Sarriugarte feels an incredible amount of guilt — that she survived, went to college (which Nejash had wanted to do) and that she turned 22, an age he will never reach. She described a “double trauma” — first the loss of a friend and second that "on top of that no one cared." She was particularly distraught that a Seattle Times article on his murder was flooded with comments such as "gang bangers gunna bang" and "Another gun off the street. Success story." Eventually, comments on the article were deleted and closed.

Olivia Sarriugarte got a tattoo in memory of her friend Mohamed Nejash, who was shot dead. MOB had been Nejash's nickname. (Photo courtesy of Olivia Sarriugarte)

In the year and a half since Nejash’s death, Sarriugarte has struggled to understand why her friend was killed, even though he was a wonderful person. But then she second-guesses her own thoughts. “If he's too good to die,” she wonders, does that mean that some other people deserve to die? “I’m in this weird no man’s land,” she said, “of, like, I have no idea how the universe works.”

Sarriugarte recently graduated from Pitzer, a private college, where she felt that her classmates couldn’t relate to her experience. “Everyone’s trying to do their schoolwork and graduate,” she said, “and I just keep being, like, ‘Hey, remember my friend got brutally shot and killed? That’s bothering me right now.’” Her friends were always kind when she brought it up, but after a while they stopped asking after her. She was angry that they had a choice to stop thinking about gun violence, while for her, “It’s here and it’s real and these are our peers.”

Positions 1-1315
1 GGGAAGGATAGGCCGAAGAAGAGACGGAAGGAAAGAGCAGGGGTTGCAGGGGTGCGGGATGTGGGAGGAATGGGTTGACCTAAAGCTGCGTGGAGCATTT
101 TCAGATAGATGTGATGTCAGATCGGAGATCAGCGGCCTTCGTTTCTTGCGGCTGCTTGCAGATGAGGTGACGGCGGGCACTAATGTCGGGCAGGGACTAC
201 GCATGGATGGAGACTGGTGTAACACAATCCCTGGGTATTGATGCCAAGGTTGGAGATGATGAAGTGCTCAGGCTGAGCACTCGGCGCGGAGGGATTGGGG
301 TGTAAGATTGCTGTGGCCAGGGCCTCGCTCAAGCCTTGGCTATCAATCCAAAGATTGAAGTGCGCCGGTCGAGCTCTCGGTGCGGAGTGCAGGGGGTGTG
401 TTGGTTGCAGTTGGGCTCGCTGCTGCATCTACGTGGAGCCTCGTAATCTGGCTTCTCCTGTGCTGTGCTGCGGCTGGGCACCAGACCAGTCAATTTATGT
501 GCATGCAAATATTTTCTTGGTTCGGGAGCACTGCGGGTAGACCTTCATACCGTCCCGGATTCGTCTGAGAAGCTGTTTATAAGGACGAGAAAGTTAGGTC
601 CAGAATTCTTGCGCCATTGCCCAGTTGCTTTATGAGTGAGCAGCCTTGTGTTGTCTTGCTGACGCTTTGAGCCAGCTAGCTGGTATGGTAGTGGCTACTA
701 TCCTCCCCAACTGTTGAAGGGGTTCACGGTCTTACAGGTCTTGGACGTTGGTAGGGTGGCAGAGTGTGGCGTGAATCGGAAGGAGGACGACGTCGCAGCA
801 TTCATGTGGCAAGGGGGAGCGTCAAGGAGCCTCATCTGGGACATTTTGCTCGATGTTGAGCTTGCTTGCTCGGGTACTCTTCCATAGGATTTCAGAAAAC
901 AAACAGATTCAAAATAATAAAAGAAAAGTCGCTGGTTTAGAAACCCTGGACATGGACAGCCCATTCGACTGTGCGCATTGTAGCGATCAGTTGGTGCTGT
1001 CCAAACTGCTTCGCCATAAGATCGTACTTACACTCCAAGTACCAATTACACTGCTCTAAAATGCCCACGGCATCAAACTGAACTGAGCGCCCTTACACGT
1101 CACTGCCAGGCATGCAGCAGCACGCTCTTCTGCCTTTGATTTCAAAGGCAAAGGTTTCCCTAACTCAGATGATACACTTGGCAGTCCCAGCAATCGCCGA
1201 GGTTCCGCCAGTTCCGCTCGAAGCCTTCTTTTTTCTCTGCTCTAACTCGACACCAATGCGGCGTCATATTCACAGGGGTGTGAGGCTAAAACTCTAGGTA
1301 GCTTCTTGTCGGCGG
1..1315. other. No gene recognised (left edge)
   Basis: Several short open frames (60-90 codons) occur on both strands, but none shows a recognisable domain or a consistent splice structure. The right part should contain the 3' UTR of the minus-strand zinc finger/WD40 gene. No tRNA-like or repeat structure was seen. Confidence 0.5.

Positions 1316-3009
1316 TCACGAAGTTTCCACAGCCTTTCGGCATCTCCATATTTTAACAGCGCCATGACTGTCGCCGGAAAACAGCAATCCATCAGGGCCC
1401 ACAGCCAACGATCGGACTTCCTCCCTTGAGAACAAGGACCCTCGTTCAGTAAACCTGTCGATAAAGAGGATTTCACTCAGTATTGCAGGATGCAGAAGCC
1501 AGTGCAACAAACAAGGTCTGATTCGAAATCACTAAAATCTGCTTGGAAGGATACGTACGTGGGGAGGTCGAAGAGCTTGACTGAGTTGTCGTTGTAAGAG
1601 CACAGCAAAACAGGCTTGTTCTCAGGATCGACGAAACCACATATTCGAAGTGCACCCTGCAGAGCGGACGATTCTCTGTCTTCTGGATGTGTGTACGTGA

Wilson said it’s important for survivors to know that their path to recovery may not be linear. “One thing that confuses people,” she said, “is they might start to feel better. They might start to sleep better or they might feel less anxious. They might feel less sad and then all of a sudden, it comes flooding back.” Sometimes these ups and downs can be triggered by anniversaries of a tragedy, birthdays of people lost, or media about other shootings.

Mass shootings and school shootings are becoming more frequent. The 21st century has already seen more deaths from mass shootings than in the entire 20th century, according to a study in the Journal of Family Studies. Survivors are at risk of developing disorders like major depression, generalized anxiety, and post-traumatic stress disorder (PTSD). Some survivors find value in talking to other survivors or organizing with them. Several organizations, like The Rebel’s Project and Survivors Empowered, have formed to connect survivors as well as to advocate for gun control.

Through her activism with The Orange Generation, Butler connected with survivors of the Columbine High School massacre of 1999. She said she was comforted to meet one woman in particular, a survivor of the Columbine shooting, and that they’ve since become close. It’s nice for Butler to see this woman survive such a high-profile, destructive shooting and go on to lead a normal life. “She had, like, a kid and she lives in California and she has this life — [although] she obviously still struggles with what she went through.”